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MoMA’s Senior Design Curator explores how artificial intelligence helps designers reach visual and functional goals
Design doesn’t exist in an ivory tower; design is how we interact with the world at large. As a champion–and critic–of how design intersects with a broad range of fields, Paola Antonelli, Senior Curator of Architecture & Design and founding Director of Research & Development at the Museum of Modern Art (MoMA) in New York, is known for her thought-provoking exhibitions. During the 20+ years she’s been on staff at MoMA, Antonelli has consistently explored how design influences and intersects with other disciplines, from fashion to synthetic biology to data visualization.
In the seminal 2008 MoMA show Design and the Elastic Mind, Antonelli explored how engineers and designers work together to create interfaces for navigating the world at different scales, from the nano to the cosmological. And her most recent exhibition, Items: Is Fashion Modern?, looked at how people experience the world through their clothing choices, from T-shirts to saris to the “little black dress.” In between exhibitions, Antonelli has led the acquisition of a wide variety of objects and non-objects for MoMA’s permanent collection, including the Rainbow flag, 23 digital typefaces, and the world’s original set of emoji.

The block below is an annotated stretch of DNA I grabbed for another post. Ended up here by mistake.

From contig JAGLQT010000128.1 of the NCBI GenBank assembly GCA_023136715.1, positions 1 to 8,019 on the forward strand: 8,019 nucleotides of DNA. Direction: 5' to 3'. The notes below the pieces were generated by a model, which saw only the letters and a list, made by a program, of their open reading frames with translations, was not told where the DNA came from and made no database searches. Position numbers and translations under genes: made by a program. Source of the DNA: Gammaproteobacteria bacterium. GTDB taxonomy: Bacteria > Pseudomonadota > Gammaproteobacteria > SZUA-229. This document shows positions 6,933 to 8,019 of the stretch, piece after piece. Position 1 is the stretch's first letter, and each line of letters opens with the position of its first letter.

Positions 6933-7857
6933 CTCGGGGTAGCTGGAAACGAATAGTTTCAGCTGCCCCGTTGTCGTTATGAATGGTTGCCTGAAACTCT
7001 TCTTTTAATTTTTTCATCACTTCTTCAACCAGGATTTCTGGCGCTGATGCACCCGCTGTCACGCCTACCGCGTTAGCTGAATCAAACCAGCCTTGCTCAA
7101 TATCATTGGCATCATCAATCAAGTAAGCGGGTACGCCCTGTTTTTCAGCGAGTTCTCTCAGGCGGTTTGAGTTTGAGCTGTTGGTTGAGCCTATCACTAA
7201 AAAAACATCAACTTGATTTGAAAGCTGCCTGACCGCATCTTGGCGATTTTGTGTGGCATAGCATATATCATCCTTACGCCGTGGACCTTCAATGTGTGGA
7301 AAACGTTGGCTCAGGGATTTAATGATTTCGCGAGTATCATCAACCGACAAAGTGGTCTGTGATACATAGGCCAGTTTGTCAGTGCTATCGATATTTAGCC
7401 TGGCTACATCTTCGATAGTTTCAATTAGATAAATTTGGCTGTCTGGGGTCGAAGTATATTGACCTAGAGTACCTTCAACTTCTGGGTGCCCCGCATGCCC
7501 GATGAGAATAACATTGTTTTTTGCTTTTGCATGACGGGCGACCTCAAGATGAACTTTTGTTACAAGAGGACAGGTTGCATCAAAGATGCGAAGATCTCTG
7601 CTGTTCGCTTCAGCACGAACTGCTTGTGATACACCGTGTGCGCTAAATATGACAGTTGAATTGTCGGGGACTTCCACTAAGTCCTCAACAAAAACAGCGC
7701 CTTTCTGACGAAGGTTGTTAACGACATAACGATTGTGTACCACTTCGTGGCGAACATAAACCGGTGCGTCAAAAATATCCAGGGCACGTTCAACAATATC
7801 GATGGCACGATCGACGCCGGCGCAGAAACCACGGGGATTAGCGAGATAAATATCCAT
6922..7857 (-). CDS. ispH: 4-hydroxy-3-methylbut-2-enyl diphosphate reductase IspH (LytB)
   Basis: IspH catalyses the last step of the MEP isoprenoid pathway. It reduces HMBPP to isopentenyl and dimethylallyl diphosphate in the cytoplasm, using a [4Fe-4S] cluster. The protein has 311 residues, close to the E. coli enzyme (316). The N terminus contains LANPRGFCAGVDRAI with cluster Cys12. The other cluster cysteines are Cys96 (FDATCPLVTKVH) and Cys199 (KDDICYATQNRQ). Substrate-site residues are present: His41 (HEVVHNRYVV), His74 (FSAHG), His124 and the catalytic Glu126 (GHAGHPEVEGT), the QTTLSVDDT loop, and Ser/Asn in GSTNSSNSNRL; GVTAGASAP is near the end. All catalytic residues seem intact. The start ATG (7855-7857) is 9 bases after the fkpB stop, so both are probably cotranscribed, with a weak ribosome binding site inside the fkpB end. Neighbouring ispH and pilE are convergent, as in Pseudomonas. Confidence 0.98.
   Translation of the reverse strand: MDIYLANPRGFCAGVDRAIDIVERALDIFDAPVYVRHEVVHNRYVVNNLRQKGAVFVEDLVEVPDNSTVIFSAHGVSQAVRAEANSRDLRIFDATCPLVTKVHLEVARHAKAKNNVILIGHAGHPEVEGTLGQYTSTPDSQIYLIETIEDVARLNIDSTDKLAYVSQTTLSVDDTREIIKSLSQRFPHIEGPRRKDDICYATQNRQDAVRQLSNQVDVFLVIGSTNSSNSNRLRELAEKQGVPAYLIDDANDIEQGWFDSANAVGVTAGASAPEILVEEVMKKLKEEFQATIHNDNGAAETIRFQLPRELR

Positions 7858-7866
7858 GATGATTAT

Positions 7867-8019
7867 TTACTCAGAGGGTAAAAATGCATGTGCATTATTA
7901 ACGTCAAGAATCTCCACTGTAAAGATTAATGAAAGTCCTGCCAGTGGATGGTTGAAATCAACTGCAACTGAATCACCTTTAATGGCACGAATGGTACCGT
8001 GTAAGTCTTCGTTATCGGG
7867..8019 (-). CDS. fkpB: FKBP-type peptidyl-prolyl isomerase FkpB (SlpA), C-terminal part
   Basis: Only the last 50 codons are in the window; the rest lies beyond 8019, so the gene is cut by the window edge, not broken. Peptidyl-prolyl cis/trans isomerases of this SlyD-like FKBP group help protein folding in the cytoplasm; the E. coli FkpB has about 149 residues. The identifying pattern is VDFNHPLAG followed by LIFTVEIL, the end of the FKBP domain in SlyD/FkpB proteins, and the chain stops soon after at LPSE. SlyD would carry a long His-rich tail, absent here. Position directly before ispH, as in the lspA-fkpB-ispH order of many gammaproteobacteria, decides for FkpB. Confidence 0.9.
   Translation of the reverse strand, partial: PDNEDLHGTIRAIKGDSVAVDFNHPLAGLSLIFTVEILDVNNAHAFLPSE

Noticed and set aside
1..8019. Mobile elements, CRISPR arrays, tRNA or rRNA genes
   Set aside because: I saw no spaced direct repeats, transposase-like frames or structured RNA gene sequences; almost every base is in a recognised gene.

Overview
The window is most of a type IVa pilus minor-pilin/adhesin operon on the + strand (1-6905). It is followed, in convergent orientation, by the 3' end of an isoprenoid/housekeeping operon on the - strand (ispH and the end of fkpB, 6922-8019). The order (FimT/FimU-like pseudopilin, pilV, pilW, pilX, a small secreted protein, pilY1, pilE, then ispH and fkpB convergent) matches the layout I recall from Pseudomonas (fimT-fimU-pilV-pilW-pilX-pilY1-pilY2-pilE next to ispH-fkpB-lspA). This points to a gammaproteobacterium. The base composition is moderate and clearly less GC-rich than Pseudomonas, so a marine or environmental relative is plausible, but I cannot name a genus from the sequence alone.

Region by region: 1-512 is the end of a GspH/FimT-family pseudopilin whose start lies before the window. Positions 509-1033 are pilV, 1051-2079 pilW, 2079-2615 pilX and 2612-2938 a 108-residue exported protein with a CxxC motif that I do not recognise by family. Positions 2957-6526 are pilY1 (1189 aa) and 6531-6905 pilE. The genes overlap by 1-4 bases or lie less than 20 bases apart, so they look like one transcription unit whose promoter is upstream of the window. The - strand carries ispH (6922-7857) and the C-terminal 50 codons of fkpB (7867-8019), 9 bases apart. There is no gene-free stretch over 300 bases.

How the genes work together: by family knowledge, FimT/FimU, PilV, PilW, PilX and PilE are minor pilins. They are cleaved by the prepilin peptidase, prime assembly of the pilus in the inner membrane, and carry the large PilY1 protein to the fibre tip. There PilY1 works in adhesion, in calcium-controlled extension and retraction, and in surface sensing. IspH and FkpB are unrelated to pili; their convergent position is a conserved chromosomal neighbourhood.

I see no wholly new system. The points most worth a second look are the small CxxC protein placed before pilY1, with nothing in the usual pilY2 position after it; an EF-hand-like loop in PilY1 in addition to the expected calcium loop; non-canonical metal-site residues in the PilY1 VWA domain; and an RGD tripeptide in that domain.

As a follow up to PAIR’s recent collaboration on Artificial Imperfection, a MoMA R&D Salon in New York that offered a cautionary, yet optimistic look at the promise of AI, we caught up with Antonelli to discuss how AI might influence the flow of design history.
PAIR: You’ve said, “Good design is a renaissance attitude that combines technology, cognitive science, human need, and beauty to produce something that the world didn’t know it was missing.” Can artificial intelligence (AI) play a role in good design?
Paola Antonelli: Definitely. Let me dissect that quote. A renaissance attitude encompasses science and technology, as well as arts and culture. Technology is what makes any built object happen. Nothing happens without technology. Cognitive science makes the product accessible to human beings. It identifies interfaces that can be perceived as familiar. If you give people an object that they don’t even know how to pick up, or how to use, you do not have a good design.